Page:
In its effort to streamline and improve federally insured mortgage programs, the country's housing agency has loosened some requirements on its home improvement financing for purchases.
Lenders can now offer a Federal Housing Administration-insured, acquisition and rehabilitation loan without the home first undergoing repairs.
Provided that repairs needed do not exceed $15,000, sellers are now able to market their homes in "as-is" condition and sell them to FHA borrowers without making any amends to the property. The change is the result of a new streamlined version of the 203(k) Home Repair program, the U.S. Department of Housing and Urban Development, or HUD, recently announced.
Since Monday, the Streamline(K) Limited Repair program, as it is called, allows borrowers to add $5,000 to $15,000 to the loan amount to make required and other repairs after loan closing. The new product differs from the standard 203(k) program in that it provides financing for those who seek to make repairs that can be accomplished without paid consultants, engineers or plan reviewers.
In the past, some sellers and Realtors have not encouraged prospective borrowers to utilize FHA loans because of concerns regarding the government agency's presale repair requirements.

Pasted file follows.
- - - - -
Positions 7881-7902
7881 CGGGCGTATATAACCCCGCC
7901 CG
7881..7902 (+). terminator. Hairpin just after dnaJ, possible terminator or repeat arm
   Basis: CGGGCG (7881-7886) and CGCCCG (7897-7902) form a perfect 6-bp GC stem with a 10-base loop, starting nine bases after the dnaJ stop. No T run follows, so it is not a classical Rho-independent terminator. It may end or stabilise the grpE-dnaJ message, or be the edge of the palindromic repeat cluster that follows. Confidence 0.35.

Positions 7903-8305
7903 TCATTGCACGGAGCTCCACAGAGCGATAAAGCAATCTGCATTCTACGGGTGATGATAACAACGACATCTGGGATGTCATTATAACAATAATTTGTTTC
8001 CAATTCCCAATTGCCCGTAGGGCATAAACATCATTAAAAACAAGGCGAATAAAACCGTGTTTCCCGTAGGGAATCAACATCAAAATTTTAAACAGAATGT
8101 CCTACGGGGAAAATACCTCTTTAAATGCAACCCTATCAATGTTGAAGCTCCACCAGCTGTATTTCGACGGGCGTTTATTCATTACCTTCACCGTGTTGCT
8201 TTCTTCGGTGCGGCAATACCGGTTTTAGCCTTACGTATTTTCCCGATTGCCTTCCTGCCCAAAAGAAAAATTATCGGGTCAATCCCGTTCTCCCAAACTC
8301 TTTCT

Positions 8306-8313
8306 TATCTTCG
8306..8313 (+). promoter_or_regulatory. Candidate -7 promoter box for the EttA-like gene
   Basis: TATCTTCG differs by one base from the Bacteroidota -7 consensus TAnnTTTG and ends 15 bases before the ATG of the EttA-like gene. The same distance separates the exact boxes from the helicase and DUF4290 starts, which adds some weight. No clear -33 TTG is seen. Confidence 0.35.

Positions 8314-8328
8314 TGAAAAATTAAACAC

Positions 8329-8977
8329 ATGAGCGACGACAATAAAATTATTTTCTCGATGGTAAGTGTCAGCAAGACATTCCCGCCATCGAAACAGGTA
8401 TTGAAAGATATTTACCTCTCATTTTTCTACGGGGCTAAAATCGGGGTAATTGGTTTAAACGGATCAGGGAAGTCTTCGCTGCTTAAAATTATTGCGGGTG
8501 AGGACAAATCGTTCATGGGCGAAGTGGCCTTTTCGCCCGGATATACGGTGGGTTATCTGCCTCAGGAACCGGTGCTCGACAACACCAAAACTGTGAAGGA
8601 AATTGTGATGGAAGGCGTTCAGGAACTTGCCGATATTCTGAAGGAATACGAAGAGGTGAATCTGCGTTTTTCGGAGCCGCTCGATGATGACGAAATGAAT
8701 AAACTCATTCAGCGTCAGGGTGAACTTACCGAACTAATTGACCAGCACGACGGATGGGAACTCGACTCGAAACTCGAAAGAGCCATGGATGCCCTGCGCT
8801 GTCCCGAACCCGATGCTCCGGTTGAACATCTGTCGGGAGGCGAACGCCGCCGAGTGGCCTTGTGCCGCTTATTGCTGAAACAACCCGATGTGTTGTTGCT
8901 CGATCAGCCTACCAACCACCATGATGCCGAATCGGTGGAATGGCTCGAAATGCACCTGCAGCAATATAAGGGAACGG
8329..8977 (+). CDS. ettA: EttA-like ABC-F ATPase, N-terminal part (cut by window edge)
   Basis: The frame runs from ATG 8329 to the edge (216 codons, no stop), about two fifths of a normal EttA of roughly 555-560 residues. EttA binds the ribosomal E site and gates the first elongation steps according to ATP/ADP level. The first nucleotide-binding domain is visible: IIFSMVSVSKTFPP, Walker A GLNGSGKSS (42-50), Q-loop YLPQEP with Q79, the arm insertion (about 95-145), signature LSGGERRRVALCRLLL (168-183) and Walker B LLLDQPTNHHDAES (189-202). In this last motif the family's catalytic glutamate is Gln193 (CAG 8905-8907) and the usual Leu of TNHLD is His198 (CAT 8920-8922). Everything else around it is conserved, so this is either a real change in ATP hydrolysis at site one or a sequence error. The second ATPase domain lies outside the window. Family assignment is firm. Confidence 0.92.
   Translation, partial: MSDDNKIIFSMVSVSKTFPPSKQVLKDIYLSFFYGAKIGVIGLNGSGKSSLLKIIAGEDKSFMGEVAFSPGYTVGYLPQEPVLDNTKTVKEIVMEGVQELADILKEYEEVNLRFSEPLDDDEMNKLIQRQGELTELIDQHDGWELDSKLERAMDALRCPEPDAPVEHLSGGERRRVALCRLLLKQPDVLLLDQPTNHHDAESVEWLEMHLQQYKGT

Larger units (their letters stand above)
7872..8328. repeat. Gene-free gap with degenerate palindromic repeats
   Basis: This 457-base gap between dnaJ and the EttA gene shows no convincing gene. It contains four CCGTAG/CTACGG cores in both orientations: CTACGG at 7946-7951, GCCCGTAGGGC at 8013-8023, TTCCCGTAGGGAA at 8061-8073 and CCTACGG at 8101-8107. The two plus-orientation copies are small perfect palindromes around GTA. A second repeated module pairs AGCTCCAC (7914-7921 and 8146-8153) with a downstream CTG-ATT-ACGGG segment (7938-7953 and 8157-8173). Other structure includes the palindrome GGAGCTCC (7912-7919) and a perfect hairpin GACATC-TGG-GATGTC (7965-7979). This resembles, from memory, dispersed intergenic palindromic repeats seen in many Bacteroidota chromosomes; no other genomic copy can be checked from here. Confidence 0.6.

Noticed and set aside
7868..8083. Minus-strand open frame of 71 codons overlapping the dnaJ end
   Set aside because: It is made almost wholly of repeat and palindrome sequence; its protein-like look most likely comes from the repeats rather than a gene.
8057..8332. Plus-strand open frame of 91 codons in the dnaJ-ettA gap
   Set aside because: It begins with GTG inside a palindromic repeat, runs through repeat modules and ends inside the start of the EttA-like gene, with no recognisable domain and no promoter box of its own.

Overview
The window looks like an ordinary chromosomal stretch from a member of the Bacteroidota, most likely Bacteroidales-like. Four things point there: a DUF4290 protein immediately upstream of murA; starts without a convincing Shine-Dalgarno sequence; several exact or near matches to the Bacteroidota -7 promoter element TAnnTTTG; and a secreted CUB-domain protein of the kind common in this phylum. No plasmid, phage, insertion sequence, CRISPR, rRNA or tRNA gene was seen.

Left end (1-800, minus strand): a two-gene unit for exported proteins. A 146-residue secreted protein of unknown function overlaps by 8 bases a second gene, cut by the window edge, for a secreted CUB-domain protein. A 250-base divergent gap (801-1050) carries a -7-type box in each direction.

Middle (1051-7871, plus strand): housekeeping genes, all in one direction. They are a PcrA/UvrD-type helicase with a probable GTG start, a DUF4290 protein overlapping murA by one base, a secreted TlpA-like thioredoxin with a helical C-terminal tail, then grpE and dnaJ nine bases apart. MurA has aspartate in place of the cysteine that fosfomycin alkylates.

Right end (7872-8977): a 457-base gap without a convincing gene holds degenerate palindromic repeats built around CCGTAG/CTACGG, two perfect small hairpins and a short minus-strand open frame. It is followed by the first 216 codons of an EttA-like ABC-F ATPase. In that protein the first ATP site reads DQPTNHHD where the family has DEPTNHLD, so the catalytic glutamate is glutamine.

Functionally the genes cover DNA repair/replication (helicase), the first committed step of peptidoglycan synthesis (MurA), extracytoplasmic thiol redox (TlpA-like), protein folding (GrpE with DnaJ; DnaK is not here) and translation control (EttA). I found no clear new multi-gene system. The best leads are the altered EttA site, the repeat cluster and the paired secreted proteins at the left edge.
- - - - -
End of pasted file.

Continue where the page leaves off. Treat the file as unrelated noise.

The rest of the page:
"The Department is committed to making FHA better, more modern, and more streamlined," said HUD Secretary Alphonso Jackson in a written statement. "This new mortgage product will help achieve that goal by enabling FHA borrowers to roll into the mortgage both the cost of the home and limited repairs."
HUD said the new program was developed in response to demand for a purchase-rehabilitation loan alternative that would be easier to administer, provide shorter processing time frames, and expedite cost estimates and approval.
Repairs under the streamline program do not require documentation from the borrower other than written estimates from appropriate licensed contractors. The repairs covered under the new program are restricted to categories such as roof replacement, heating system replacement, exterior painting, and other repairs that do not require professional assistance to evaluate the need, feasibility or quality of work.
Additionally, borrowers whose inspectors identify property conditions in need of repair can obtain financing to undertake the work needed.